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Jobless claims: Another 787,000 Americans filed new unemployment claims last week

Emily McCormick
·4 min read

Jobless claims unexpectedly fell last week but still held at a historically elevated level, as impacts from the coronavirus pandemic still reverberated across the labor market.

The Department of Labor released its weekly report on new jobless claims Thursday morning at 8:30 a.m. ET. Here were the main results in the report, compared to consensus estimates compiled by Bloomberg:

  • Initial jobless claims, week ended Dec. 26: 787,000 vs. 835,000 expected and a revised 806,000 during the prior week

  • Continuing claims, week ended Dec. 19: 5.219 million vs. 5.370 million expected and a revised 5.322 million during the prior week

New jobless claims broke below the 800,000 level for the first time this month, after holding above that level for the past three consecutive weeks. Still, at 787,000, weekly initial jobless claims remain high compared to the about 200,000 new claims filed on average each week before the pandemic. Continuing claims, which measure the total number of individuals still receiving unemployment benefits, also unexpectedly fell.

By state, Illinois saw a significant drop in new claims for the week ended Dec. 26, with these falling by more than 28,000 on an unadjusted basis. Pennsylvania, Georgia and Texas each also saw notable decreases in unadjusted new claims. On the other hand, New York posted the largest increase in initial claims with a rise of more than 9,000, and California’s increase in new claims rose by nearly that amount as well.

This week’s jobless claims report did not yet include any impact from the newly authorized provisions included in Congress’s $900 billion stimulus package. But going forward, the labor market will likely see some benefits from the package’s hundreds of billions of dollars in small business aid and replenishment of the Paycheck Protection Program (PPP), which will offer loans to companies to help keep their workforces employed amid the pandemic.

“A relief bill is coming, but it arrives as some of the damage it aims to prevent has already occurred: confidence is waning, personal spending fell in November for the first time since April and more than 800K people filed first-time jobless claims each week so far in December,” Wells Fargo economists led by Jay Bryson said in a note on Friday. “The labor market is still seriously disrupted which is why the relief bill passed in Congress [last week] in the first place.”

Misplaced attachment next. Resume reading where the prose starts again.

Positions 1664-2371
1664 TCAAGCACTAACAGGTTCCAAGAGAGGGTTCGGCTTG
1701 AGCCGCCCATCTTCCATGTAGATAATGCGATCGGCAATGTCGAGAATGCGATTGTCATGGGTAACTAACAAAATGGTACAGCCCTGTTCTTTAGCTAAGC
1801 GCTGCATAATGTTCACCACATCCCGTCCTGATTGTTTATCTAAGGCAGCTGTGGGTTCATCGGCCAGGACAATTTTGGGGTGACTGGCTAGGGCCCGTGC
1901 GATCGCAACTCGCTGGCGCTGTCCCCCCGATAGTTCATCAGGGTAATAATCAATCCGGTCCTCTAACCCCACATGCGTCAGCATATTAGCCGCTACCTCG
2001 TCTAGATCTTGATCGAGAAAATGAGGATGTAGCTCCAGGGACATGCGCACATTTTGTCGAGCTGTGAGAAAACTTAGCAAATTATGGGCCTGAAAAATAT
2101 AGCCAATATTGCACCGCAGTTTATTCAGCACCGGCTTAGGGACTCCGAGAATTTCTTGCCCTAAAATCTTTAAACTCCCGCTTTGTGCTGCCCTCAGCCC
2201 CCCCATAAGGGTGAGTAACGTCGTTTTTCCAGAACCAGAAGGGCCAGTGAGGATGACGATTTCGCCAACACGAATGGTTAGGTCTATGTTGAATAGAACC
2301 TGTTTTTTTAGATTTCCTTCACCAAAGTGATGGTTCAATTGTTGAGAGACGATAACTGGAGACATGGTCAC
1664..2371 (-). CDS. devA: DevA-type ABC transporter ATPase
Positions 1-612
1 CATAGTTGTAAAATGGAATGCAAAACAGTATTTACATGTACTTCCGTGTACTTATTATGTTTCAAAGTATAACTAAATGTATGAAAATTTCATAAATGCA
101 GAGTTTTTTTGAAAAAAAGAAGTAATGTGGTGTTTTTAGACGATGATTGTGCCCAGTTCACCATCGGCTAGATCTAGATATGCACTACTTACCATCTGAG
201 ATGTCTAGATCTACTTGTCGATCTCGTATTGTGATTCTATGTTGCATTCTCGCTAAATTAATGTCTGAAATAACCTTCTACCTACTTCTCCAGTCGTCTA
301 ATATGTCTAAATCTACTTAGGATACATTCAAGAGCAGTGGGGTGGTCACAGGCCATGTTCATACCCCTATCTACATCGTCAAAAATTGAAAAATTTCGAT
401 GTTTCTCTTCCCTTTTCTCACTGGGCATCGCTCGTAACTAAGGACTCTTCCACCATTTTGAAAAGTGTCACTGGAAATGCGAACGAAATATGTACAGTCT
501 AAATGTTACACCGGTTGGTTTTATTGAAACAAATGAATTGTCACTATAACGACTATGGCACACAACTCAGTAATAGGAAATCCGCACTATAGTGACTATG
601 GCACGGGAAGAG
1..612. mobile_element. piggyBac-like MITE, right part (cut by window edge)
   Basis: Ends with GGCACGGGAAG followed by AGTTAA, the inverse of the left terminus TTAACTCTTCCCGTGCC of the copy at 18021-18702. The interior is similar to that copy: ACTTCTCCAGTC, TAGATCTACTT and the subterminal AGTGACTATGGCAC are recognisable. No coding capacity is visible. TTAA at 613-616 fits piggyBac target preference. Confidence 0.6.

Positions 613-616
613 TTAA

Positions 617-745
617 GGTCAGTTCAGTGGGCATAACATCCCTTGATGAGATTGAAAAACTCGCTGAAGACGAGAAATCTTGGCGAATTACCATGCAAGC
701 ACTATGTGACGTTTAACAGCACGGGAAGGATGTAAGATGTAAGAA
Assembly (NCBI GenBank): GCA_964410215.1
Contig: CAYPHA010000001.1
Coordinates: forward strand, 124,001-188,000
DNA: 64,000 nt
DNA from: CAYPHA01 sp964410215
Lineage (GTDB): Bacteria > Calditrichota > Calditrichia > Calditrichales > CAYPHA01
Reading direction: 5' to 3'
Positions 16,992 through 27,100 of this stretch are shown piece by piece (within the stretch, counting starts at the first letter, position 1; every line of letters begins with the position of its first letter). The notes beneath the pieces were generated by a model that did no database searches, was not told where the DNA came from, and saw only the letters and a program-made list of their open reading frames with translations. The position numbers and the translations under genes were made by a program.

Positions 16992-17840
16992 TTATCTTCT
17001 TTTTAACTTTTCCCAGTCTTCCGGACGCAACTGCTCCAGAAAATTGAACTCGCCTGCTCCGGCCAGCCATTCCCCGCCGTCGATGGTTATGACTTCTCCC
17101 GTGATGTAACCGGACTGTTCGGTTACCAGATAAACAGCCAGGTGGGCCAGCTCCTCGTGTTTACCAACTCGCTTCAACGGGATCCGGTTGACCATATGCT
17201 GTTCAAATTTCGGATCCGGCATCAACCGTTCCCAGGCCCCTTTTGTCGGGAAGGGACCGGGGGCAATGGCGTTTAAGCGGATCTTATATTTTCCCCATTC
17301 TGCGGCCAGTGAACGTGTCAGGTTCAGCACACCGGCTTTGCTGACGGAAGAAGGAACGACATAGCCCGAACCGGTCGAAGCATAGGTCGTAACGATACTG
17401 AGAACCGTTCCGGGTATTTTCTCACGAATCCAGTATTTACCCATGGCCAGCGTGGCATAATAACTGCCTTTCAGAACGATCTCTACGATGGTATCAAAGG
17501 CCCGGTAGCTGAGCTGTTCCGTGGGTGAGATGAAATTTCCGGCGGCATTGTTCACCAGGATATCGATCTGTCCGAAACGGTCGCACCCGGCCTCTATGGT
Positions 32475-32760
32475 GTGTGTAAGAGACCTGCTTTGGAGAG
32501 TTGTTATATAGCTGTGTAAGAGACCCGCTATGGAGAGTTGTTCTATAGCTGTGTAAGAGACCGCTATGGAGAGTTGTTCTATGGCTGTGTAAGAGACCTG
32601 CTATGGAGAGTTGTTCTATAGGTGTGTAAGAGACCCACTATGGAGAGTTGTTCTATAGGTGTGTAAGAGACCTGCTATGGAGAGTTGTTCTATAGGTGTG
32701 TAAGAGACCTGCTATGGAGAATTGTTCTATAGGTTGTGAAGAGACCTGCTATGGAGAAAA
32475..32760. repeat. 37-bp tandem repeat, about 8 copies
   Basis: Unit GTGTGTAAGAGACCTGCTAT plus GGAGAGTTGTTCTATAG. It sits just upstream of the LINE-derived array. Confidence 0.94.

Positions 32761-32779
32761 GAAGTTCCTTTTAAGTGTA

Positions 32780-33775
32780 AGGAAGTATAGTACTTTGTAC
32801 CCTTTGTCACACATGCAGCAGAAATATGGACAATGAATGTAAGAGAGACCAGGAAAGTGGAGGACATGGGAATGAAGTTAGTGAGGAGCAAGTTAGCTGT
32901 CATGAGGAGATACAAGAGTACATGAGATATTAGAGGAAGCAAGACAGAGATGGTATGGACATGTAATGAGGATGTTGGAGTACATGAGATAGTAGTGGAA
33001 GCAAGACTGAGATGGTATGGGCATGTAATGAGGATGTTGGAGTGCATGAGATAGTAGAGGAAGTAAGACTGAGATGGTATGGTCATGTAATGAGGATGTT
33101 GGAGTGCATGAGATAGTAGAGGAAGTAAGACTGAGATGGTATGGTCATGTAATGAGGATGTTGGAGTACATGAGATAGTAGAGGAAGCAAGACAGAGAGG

The legislative package also includes an additional $300 in weekly augmented federal unemployment benefits, along with an extension through March of the Pandemic Unemployment Assistance (PUA) and Pandemic Emergency Unemployment Compensation (PEUC) programs. The PUA program offers benefits to gig and self-employed workers ineligible for regular state benefits, while PEUC gives the unemployed an additional 13 weeks of benefits to those who have exhausted regular state jobless benefits. As of this week’s data, more than 13 million Americans were claiming benefits between these two programs, comprising the majority of the more than 19 million people claiming benefits across all programs.

However, both the PUA and PEUC technically lapsed on Dec. 26 since President Donald Trump had not yet signed the coronavirus relief package into law before the programs’ expiration date. Still, the Labor Department does not anticipate the bill-signing delay will force a temporary pause in claimants receiving their benefits, a Labor Department spokesperson said in an email to Yahoo Finance.

Given the resurgence in unemployment claims throughout December, some economists are now bracing for the Labor Department’s monthly jobs report — due out Jan. 8 — to show the first net decline in non-farm payrolls since April. During the survey week for the non-farm payrolls report mid-month, jobless claims spiked to a three-month high of nearly 900,000.

“Incoming jobless claims data continue to show weak labor market conditions with increases in initial and continuing claims (after accounting for extended benefit programs) consistent with a decline in non-farm payroll employment during December,” Nomura economist Lewis Alexander wrote in a note.

Emily McCormick is a reporter for Yahoo Finance. Follow her on Twitter: @emily_mcck

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